The Entrance to Giverny Under Snow

Preventing Obesity at the Entrance to Causal Pathways

We face a pivot point for public health strategies to prevent obesity. The advent of advanced medicines for obesity treatment brings critical questions. Can we find better strategies for preventing obesity at the entrance to causal pathways for it? Or will we instead depend solely on medical interventions to reduce the harm it causes?

These questions evoke strong feelings in public discourse. “That scares me,” says an epidemiologist about evidence that bariatric surgery may have important health benefits for young persons with severe obesity. Fear and anger mix freely in this dialogue, as Professor Graham MacGregor illustrates, saying:

“The question is, what are you going to do about it? Are you going to let the food industry go on feeding us this rubbish and promoting it … and then give drugs to try and stop the effects of all this unhealthy food?

So it’s refreshing to see a rigorous interdisciplinary approach for grappling with these questions about upstream causes of obesity, published this week in BMC Medicine.

Bayesian Network Modeling

Wanchuang Zhu and colleagues from the Perkins Center at the University of Sydney created a Bayesian network model to reveal potential entrance points to causal pathways for childhood obesity – and suggest opportunities for preventing it. Senior author Sally Cripps described the approach:

“This is a truly multidisciplinary piece of research. Data alone is never enough to uncover the complex set of interacting factors which lead to childhood obesity. But by combining the skills of mathematicians and computer scientists with obesity and nutritional experts we have been able to predict and model what has never been clearly articulated before – showing the complex interplay between multiple upstream, downstream and causal factors, and how these play out over time for children and families.”

Of course, while modeling is useful, it’s merely a tool for seeking answers, not an oracle that dispenses them.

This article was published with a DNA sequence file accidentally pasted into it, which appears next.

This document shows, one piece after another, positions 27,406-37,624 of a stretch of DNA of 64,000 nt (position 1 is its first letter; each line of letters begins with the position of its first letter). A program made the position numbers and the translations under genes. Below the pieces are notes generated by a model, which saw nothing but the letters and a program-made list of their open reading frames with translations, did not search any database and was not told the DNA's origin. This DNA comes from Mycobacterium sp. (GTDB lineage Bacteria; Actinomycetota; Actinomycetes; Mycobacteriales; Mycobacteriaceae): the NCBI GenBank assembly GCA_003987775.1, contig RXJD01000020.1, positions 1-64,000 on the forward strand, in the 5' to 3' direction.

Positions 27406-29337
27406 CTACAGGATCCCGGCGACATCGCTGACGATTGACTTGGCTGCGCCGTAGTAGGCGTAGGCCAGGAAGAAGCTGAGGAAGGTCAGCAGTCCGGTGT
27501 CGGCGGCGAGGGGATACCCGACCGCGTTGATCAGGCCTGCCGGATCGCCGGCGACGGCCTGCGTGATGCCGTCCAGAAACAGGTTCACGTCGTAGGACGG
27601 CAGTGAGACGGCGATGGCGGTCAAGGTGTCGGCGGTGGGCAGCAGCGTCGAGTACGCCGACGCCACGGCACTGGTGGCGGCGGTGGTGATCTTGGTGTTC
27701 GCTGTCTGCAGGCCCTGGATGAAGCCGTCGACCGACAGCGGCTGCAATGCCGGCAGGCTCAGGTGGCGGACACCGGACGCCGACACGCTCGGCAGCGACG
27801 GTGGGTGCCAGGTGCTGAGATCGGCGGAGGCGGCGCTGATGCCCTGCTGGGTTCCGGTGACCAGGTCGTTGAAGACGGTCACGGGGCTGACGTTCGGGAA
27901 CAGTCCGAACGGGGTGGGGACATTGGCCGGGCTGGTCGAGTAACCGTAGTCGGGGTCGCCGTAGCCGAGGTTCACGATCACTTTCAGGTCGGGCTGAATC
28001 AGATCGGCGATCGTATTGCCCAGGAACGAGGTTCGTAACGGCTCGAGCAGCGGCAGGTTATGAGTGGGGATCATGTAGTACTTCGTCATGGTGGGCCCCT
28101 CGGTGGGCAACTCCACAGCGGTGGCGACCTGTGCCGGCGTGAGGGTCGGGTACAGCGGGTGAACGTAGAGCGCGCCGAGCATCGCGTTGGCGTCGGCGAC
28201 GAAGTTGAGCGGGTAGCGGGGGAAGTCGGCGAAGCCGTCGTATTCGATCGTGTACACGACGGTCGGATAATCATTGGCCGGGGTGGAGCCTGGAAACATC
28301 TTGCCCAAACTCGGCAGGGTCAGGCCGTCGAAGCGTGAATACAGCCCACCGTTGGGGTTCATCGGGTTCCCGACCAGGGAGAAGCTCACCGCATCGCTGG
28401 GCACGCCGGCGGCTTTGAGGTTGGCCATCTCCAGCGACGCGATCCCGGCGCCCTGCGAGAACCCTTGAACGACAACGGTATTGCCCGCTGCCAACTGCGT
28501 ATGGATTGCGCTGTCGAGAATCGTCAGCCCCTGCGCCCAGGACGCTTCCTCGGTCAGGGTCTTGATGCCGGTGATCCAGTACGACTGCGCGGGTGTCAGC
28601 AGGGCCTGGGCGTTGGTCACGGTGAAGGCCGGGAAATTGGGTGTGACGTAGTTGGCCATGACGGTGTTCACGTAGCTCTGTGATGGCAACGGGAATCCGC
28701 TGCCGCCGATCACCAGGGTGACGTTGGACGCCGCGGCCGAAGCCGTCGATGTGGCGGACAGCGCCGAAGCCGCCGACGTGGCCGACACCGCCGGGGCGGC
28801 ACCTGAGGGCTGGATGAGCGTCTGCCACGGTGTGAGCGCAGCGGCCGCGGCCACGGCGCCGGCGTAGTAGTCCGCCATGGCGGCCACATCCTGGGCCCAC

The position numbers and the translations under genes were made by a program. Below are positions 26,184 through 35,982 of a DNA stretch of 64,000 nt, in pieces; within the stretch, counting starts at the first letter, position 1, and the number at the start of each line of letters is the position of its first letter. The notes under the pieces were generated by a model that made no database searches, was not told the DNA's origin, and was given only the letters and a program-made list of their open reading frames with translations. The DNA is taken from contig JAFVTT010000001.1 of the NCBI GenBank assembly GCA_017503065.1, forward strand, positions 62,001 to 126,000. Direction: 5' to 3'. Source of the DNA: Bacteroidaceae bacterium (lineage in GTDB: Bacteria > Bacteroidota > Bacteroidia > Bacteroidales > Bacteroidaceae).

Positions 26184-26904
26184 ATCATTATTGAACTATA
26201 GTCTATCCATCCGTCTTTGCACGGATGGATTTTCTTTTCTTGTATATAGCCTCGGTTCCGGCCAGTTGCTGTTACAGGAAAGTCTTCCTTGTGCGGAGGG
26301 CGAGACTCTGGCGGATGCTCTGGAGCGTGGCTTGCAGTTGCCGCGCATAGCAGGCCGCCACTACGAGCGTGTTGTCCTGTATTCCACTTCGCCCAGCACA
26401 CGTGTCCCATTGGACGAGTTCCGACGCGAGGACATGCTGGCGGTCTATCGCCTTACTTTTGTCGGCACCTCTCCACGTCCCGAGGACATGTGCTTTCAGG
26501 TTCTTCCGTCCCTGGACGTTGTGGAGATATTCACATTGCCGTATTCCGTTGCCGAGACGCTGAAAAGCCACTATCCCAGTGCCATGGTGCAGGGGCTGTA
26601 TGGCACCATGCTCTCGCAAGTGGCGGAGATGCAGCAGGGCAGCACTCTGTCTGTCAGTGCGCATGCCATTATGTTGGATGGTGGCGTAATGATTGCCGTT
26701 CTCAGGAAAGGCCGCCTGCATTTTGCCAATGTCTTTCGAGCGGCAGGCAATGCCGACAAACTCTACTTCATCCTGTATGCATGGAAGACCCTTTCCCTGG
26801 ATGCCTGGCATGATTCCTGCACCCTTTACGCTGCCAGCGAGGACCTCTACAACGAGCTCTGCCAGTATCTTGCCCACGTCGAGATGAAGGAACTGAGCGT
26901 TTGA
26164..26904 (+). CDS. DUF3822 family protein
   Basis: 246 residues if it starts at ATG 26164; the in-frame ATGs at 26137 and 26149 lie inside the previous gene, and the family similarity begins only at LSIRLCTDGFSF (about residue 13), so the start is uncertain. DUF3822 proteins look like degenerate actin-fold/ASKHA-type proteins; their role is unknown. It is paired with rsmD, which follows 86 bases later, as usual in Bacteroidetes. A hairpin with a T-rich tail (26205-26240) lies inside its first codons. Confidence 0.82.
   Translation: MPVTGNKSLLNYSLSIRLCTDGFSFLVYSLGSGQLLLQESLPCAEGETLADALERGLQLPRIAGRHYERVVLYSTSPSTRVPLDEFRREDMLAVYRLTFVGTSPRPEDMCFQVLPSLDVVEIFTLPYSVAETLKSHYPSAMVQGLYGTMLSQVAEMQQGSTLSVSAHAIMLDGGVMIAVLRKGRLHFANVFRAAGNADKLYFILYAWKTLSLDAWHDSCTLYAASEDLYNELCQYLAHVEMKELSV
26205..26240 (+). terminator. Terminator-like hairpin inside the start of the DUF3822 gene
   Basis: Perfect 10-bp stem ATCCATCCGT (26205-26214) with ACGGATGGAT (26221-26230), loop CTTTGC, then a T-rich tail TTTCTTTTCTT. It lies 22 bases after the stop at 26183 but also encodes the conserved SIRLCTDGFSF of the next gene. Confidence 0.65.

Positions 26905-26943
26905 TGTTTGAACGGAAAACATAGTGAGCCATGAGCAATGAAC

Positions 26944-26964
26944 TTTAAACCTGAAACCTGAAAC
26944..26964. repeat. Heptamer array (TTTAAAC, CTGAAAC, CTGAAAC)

Looking Beyond Food Choices

These researchers were willing to look beyond the presumption that the problem of obesity begins and ends with food choices. Co-author Louise Baur explains:

“We tend to ignore the root causes of childhood obesity which include social disadvantage, and of course, this is not something parents or children choose for themselves. While healthy eating and activity interventions are important, the solutions lie not just in the domain of health departments.”

Starting a Conversation

Decades of presumptions that food and exercise policies could reverse trends in obesity prevalence have not worked out too well. Ximena Ramos-Salas sees the emergence of fresh thinking:

“It’s time to start the conversation about how we can change long-standing concepts in obesity prevention and health promotion, and create a new plan that addresses the complex causes of obesity. This will be the discussion focus at our upcoming workshop during the European Congress on Obesity in Dublin, Ireland on May 17, 2023.”

These are promising signs that we might soon find a more effective approach to obesity prevention.

Click here for the new analysis in BMC Medicine and here for further perspective.

The Entrance to Giverny Under Snow, painting by Claude Monet / WikiArt

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March 23, 2023